The History Of Applied Neurofeedback And Neurocore

The origins of applied neurofeedback can be traced back to the late 1700’s when Luigi Galvani and Alessandro Volta first observed the effects of applied neurofeedback on sentient beings. In their experiment, the founding fathers of modern electrophysiology and bioelectric theory attached the legs of a frog to an iron fence during a lightning storm and monitored the results. They found that the legs would contract whenever they made contact with lightning and developed a hypothesis that this was due to variations in the electrical properties of the lightning. However, they were unable to definitively prove their theory until the turn of the century. They would later refer to this phenomenon as animal electricity, though it never really caught on. See more information about Neurocore at

Their findings and research eventually led to the development of what is now known as an electroencephalogram or EEG for short which Neurocore often uses in their research. This device uses metal discs known as electrodes to detect electrical impulses within the human cerebellum. Of course, the process is completely noninvasive and was initially used to determine if patients had epilepsy. Nowadays, however, it is more commonly used to treat various neurological disorders such as brain dysfunction, stroke and a wide variety of sleep disorders. Neurocore has used it for many other purposes too including the treatment of encephalitis, strokes and brain tumors. Follow Neurocore on Twitter.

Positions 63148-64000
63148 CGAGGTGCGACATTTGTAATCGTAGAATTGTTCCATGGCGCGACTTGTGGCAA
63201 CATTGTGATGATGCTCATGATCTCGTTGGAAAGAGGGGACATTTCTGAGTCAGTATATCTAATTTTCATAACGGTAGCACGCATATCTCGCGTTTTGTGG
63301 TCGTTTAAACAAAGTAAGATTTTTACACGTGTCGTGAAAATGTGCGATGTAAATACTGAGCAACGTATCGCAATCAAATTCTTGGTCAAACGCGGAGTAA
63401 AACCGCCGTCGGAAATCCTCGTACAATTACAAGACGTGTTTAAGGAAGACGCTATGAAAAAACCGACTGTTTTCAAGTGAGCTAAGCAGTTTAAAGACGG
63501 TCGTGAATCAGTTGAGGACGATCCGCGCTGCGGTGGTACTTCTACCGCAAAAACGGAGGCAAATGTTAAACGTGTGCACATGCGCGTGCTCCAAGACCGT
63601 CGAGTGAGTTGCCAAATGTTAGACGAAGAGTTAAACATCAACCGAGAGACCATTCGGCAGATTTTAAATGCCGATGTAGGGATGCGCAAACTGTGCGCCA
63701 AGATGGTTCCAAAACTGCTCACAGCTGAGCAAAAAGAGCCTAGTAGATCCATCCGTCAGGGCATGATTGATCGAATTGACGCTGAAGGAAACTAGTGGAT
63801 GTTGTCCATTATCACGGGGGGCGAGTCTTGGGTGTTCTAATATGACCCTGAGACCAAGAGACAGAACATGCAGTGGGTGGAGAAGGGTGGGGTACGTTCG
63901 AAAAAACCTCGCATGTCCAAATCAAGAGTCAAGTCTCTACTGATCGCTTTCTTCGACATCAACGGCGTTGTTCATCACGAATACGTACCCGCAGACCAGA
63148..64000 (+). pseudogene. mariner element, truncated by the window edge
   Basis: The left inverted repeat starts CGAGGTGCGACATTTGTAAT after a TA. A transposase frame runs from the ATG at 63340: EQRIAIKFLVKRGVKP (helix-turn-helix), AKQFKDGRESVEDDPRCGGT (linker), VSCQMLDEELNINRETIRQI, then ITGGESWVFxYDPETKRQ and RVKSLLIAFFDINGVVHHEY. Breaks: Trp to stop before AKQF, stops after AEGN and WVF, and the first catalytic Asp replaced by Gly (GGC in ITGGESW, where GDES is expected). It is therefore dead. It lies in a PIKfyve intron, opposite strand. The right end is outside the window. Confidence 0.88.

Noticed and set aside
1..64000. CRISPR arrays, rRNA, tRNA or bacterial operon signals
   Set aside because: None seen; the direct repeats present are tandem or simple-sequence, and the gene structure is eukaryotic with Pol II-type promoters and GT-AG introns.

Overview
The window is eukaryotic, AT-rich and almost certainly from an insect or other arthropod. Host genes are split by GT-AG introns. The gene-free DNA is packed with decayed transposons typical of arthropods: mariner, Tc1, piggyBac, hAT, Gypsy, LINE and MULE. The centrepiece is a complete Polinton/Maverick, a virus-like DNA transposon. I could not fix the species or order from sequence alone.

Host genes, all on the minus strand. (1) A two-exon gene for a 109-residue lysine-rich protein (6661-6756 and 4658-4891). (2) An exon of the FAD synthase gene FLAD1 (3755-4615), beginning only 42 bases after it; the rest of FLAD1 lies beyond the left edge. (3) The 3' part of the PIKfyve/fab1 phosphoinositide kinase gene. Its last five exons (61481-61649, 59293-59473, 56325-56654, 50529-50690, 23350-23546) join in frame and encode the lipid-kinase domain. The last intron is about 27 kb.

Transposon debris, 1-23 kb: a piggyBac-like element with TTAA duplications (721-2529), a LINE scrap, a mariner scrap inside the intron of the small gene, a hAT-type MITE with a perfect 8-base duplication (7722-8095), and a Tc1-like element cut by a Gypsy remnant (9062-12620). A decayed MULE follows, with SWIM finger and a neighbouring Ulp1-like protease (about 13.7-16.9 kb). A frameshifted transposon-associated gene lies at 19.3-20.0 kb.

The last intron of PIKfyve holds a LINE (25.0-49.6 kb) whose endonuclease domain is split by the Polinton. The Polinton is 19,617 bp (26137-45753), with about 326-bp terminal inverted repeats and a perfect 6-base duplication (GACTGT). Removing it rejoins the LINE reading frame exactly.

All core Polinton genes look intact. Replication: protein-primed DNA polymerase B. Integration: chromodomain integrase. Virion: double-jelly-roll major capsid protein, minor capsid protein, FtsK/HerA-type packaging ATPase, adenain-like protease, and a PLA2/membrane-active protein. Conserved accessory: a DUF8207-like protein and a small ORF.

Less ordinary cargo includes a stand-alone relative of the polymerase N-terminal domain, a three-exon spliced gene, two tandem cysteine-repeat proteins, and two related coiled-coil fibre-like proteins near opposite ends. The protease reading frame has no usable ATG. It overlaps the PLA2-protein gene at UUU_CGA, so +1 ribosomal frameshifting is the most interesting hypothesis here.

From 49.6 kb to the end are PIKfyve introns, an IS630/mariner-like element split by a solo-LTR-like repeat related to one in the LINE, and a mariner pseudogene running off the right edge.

Around 1929, Hans Berger became one of the first scientists to observe the effects of EEG on a patient and he would later go on to document his findings in a paper known as “About the human electroencephalogram.” Berger himself became well-renowned and respected within his field but found himself constantly struggling with his own demons. Finally, at the age of 78, he ended up losing the battle and took his own life. However, his research was eventually used to develop the Quantitative Electroencephalogram or Qeeg for short. Neurocore now uses this technology to monitor the brainwaves of their patients in an effort to determine the inherent causes of their depression. So we wish Neurocore the best of luck in attempting to find a cure for it.